It would have nice if we had all thought about planting a green manure cover crop this past winter. My favorite in this respect is crimson clover. If you leave it in the bed a little long it will have beautiful red composite flowers that bees just love so they are great for attracting pollinators to your garden early. It is also a plus that the seeds can be sown fall or winter. Crimson clover takes nitrogen from the atmosphere and fixes it in nodules on its roots. This is good but its main purpose as a green manure is in tilling it into the soil. Personal experience has taught me that you cannot just till in the mature plants, it must first be mown. Otherwise it would wrap around the tiller tines and you would spend all your time cleaning them off. After you mow the clover it must immediately be tilled into the soil. If you leave it overnight it will dry out and defeat the purpose of a green manure which is to add nitrogen to the soil and to attract earthworms.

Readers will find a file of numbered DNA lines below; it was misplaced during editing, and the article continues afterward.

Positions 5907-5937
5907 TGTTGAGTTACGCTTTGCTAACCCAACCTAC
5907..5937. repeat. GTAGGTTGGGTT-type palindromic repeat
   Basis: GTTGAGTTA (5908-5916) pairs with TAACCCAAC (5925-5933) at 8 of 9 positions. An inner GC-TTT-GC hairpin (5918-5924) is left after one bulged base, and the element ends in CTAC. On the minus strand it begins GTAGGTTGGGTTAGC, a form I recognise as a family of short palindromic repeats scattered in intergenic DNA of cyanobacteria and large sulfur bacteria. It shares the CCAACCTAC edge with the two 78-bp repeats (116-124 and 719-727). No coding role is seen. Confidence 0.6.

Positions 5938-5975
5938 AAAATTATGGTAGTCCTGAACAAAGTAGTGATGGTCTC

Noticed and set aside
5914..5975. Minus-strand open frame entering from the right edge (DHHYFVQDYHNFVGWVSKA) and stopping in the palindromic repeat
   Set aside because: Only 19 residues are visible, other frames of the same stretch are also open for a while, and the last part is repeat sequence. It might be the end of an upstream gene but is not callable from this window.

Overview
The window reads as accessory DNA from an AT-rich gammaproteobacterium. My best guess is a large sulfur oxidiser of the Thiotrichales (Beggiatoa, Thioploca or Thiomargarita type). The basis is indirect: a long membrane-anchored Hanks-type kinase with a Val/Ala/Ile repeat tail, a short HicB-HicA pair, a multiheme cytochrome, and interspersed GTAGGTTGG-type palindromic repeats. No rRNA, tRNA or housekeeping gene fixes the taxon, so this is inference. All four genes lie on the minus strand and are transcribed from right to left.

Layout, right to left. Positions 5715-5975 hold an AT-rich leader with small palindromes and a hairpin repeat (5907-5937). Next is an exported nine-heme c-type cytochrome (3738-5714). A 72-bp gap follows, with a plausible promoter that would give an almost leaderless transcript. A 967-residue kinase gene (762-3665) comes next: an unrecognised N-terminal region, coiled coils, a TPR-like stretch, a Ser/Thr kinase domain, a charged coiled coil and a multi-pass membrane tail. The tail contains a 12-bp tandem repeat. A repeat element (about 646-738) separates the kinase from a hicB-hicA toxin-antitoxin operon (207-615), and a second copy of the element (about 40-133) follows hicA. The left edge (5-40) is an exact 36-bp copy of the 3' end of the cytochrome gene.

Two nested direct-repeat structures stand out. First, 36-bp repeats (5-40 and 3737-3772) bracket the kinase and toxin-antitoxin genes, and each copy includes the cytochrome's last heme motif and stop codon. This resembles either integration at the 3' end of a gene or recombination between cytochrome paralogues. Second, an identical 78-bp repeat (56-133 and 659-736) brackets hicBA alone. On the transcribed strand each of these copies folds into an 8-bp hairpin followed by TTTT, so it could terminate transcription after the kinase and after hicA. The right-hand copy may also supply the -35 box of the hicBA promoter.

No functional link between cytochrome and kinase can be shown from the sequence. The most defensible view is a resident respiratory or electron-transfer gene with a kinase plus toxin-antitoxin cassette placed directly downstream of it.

I like to look at my lawn and play a simple game called Connect-The- Dots. Generally each tree has its own little circle of mulch (a dot) and there may be several of these scattered about the lawn. What I do is encircle them all with one big mulch bed that has a continuous single periphery, not a whole lot of little ones. This makes mowing, watering, planting, asthetics and a few other things better. Next, the Extension department recommends you do a soil test. They will send you a computer printout of ratios and proportions in tonnage per acre that you wont understand so go ahead and lime anyway. In making my little mulch piles into one bed (letÂs call it a berm). I first add available dirt which is generally red clay. Repeat after me "Red clay is GOOD."